People of a certain kind of faith sometimes ask me, “But don’t you believe God is in control?”  Yes, but this doesn’t mean that He will preserve our civilization.  What it means is that He can save souls and preserve His Church, and that in the end, none of our civilization’s wickedness and insanity will be able to defeat His purposes.  If we cannot or refuse to be reformed, we may be swept away -- or allowed to destroy ourselves – or, most likely, both.

Cheer up.  I don’t say that our civilization can’t be reformed.  Gloom and doom are wastes of time and vexations of spirit.  Since we don’t know the future, we should always fight to preserve our institutions, never stooping to lie or manipulate, as though we knew that they still can be preserved -- for maybe they can.  Prudence, however, requires inward preparation for the very real possibility of their disappearance, well within our lifetimes.


Three Bad Eggs

Monday, 02-05-2024


First egg:  Progressive education

An advertisement for a private school in our neighborhood association newsletter reads as follows (remember, this is Austin):

No grades.

No homework.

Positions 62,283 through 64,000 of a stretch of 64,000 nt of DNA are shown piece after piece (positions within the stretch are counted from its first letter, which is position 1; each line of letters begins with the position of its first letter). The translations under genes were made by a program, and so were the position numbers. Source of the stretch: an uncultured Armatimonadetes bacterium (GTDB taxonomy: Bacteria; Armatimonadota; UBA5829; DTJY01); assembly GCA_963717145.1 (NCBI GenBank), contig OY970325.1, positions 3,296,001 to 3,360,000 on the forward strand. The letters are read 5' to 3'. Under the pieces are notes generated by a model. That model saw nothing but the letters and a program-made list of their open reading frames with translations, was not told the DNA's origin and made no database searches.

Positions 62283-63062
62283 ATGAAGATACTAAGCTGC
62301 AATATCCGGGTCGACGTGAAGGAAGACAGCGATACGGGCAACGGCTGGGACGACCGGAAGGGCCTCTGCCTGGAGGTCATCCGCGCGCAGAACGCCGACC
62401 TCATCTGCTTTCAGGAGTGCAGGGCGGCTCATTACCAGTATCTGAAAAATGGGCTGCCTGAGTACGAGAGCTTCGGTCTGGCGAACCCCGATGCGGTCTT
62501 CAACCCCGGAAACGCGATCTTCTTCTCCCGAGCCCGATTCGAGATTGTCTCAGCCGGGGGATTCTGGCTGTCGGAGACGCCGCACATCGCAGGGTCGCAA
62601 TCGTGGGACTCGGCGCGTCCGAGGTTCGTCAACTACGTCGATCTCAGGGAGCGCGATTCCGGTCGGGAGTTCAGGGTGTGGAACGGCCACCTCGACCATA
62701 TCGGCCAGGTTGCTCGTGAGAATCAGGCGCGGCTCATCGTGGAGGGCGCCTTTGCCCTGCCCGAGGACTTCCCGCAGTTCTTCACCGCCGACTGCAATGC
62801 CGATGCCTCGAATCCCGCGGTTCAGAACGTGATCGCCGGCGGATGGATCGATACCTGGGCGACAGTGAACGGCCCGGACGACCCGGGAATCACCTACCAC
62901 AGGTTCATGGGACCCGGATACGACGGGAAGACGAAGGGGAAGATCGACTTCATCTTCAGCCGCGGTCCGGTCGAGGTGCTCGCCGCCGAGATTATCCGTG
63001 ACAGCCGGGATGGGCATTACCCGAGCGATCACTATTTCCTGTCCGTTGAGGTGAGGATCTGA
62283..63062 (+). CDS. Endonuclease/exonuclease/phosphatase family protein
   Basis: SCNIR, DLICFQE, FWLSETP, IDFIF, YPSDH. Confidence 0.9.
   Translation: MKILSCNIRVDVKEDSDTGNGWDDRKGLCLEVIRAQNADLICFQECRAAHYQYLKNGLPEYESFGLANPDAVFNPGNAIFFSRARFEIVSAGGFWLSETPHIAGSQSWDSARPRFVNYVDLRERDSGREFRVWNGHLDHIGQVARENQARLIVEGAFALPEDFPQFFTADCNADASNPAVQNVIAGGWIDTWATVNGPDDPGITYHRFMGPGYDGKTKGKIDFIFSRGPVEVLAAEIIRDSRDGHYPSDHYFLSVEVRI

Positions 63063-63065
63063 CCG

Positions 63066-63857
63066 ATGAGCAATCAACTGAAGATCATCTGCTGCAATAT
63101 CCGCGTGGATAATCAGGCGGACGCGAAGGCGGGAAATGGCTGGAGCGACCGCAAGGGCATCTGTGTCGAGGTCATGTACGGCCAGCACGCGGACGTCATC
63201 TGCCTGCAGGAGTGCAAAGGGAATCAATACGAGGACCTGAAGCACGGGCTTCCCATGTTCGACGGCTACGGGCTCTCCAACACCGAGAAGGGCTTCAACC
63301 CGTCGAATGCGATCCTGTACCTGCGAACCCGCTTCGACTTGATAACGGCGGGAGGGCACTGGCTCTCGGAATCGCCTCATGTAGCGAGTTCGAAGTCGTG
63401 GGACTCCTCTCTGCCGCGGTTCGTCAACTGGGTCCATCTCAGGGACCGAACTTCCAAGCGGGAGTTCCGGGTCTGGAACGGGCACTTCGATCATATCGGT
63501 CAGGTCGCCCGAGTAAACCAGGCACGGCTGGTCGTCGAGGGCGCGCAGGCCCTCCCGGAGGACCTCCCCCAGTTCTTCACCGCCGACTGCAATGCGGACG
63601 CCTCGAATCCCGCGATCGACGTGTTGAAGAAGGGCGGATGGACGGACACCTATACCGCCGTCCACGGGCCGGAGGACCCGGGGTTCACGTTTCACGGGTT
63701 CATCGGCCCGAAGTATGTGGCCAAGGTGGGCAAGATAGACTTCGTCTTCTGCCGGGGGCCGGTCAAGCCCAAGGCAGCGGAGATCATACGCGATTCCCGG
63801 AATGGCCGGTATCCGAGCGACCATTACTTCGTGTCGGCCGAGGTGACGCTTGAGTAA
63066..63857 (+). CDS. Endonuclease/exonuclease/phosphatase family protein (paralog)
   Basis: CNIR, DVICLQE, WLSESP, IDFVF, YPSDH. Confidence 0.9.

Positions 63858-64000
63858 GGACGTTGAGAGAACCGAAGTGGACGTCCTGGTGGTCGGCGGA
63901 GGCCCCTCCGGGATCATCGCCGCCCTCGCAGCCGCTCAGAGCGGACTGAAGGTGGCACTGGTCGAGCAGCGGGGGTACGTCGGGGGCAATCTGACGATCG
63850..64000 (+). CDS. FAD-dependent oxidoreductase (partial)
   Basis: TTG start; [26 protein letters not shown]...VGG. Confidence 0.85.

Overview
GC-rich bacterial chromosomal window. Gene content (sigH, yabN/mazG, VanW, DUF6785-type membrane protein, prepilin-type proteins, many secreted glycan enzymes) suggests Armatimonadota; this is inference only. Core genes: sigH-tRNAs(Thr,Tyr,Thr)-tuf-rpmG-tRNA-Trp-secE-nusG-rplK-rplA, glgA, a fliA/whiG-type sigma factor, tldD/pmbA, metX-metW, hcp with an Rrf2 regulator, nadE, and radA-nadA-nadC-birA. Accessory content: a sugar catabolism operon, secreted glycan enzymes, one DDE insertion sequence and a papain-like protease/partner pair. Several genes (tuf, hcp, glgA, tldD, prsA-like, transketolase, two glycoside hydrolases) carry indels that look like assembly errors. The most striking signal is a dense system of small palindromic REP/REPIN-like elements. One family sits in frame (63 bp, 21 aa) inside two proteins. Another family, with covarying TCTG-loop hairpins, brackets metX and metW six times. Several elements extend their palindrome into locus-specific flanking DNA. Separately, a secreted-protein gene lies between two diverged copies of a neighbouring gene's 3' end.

No teachers.

Apply now.

Rolling admissions.

I notice that it doesn’t include “No tuition.”


Second egg:  Social construction

“Gender is a social construction.”  No, gender ideology is a social construction.  Sex is a work of nature.  Gender is confusion about sex.


Third egg:  Pragmatism on left and right

The mantra of leftist humanities professors that truth isn’t how things really are, but “whatever works,” is very much of a piece with the idea of some conservatives that you don't need the humanities:  Just get a business degree.  One would think that even businessmen would want to pursue the great questions of life, but no.

It’s come to this:  The barbarians are pillaging the city, and the anti-barbarians respond that this being the case, we have to burn the city down.


Bonus:  Empowerment

Means being told that I may do whatever I want.